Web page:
The trial portion of WikiLeaks founder Julian Assange's extradition hearing will unfold from September 7 until at least September 24.
Ahead of the extradition hearing, Shadowproof managing editor Kevin Gosztola interviewed Barry Pollack, who is Assange's lawyer in the United States.
In the interview, Pollack outlines why the U.S. government's position in the case is a "very dangerous one." He describes several aspects that would likely lead one to believe Assange would be denied justice if extradited to the U.S. for a trial and what makes this hearing September so crucial for Assange's legal team.
The following is a transcript of the interview with Barry Pollack, who is WikiLeaks founder Julian Assange's lawyer in the United States. It was edited for clarity in a few sections.
GOSZTOLA: What aspects of defending Julian Assange do you focus upon as his U.S. lawyer, and where does your work fit into the larger defense?
POLLACK: I represent him with respect to the charges here. So if the United States were ever successful in getting him extradited to the United States, I would be the one who would represent in court against those charges. Right now, obviously, what is happening is the extradition in the U.K. That extradition, whether or not he's going to be extradited, will be determined by U.K. law, not by U.S. law. He has a team of British lawyers representing him in that proceeding.
I am coordinating with them, advising them on U.S. law, U.S. procedures, what Julian would face if he were brought here because some of that is quite relevant to the extradition proceedings. But they are very much his lawyers in the U.K. for purposes of the extradition hearing. I am his lawyer here in the United States to defend him if and when he is required to face those charges.
GOSZTOLA: And you've, to some degree, represented him before the extradition request?
POLLACK: Yes, I've been part of his legal team for a number of years. He was already in the [Ecuador] embassy when I first started representing him. But I represented him for a number of years prior to the criminal charges or the extradition request having been made.
GOSZTOLA: One of the issues that has become pronounced is we see the U.S. government making this argument that Julian should be denied First Amendment rights while at the same time suggesting they can bring a prosecution under the Espionage Act. But many defense attorneys have defended alleged leakers by claiming the Espionage Act is too broad when it comes to the First Amendment, making First Amendment defenses to try to see how far those might go.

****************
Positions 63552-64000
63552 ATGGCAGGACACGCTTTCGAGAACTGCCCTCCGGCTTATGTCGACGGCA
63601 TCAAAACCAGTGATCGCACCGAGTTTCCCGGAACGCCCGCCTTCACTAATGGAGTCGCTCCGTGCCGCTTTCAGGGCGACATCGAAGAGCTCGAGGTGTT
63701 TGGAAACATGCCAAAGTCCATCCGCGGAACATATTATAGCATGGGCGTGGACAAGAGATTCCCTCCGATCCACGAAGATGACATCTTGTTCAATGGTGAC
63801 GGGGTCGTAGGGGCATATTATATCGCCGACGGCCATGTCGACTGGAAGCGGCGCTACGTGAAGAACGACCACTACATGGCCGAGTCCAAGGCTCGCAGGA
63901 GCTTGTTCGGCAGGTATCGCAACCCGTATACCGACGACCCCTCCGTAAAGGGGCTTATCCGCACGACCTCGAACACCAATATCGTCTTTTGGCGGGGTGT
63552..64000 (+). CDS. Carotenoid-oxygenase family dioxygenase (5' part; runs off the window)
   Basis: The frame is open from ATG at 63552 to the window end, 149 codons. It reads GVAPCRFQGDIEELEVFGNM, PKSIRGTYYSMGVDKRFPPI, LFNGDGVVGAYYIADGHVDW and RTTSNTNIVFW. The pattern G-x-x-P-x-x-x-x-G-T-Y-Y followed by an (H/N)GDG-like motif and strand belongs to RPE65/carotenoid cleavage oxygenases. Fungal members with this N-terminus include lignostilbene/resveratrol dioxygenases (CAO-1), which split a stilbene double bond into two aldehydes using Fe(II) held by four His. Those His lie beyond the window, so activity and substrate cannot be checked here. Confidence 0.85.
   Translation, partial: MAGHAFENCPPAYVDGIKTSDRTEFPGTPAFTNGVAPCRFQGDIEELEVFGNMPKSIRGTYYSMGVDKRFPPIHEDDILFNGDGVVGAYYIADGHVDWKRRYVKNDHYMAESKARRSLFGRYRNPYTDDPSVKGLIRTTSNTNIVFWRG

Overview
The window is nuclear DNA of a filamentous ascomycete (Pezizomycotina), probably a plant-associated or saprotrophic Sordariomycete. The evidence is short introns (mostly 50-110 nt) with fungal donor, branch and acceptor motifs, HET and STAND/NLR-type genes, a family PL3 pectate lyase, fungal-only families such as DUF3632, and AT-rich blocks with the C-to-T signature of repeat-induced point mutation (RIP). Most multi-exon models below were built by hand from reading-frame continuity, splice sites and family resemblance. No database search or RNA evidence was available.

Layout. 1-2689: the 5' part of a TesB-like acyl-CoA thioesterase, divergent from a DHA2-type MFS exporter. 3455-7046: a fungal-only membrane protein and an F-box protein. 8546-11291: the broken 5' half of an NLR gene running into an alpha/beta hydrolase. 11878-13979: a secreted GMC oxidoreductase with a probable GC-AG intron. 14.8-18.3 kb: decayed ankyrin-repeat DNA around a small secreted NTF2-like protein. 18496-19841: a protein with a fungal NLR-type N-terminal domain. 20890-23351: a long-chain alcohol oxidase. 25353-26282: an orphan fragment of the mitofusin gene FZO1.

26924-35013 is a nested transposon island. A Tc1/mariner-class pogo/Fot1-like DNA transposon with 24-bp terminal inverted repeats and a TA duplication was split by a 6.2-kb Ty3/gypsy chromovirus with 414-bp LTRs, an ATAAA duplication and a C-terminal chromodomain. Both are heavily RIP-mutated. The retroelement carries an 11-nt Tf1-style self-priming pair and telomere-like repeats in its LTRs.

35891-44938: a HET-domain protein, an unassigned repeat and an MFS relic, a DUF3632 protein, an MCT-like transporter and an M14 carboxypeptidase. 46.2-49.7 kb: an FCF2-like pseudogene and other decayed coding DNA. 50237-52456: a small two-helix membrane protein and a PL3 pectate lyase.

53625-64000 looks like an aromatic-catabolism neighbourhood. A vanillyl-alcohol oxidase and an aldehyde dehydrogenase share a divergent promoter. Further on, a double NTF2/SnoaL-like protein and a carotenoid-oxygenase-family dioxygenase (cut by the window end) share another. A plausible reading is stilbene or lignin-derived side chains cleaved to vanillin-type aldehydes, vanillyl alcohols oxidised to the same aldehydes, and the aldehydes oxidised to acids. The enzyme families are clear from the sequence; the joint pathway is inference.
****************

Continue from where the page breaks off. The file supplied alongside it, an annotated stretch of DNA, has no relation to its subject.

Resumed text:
How do you view this dynamic that is part of the U.S. prosecution?
POLLACK: The position that the U.S. is taking is a very dangerous one. The position the U.S. is taking is that they have jurisdiction all over the world and can pursue criminal charges against any journalist anywhere on the planet, whether they're a U.S. citizen or not. But if they're not a U.S. citizen, not only can the U.S. pursue charges against them but that person has no defense under the First Amendment. It remains to be seen whether a U.S. court would accept that position, but that certainly is the position that the government is taking.
In the cases that have been brought under the Espionage Act to date, efforts to build defenses around the First Amendment have been quite unsuccessful. The courts have not [generally allowed or supported defenses] based on the First Amendment. But those are cases where the defendant was a leaker, not a publisher.
This case is unique. The U.S. government has never tried to charge a journalist or a publisher under the Espionage Act.
GOSZTOLA: That raises an important question in my mind, which is, how can someone who is not from the U.S. be expected to submit to these U.S. secrecy laws and regulations, especially when he never signed a non-disclosure agreement?
A key part of these Espionage Act prosecutions are that they are brought forward as strict liability offenses, that he signed something. It seems that there is no evidence whatsoever in favor of the U.S. government that he signed anything to agree to not disclose information.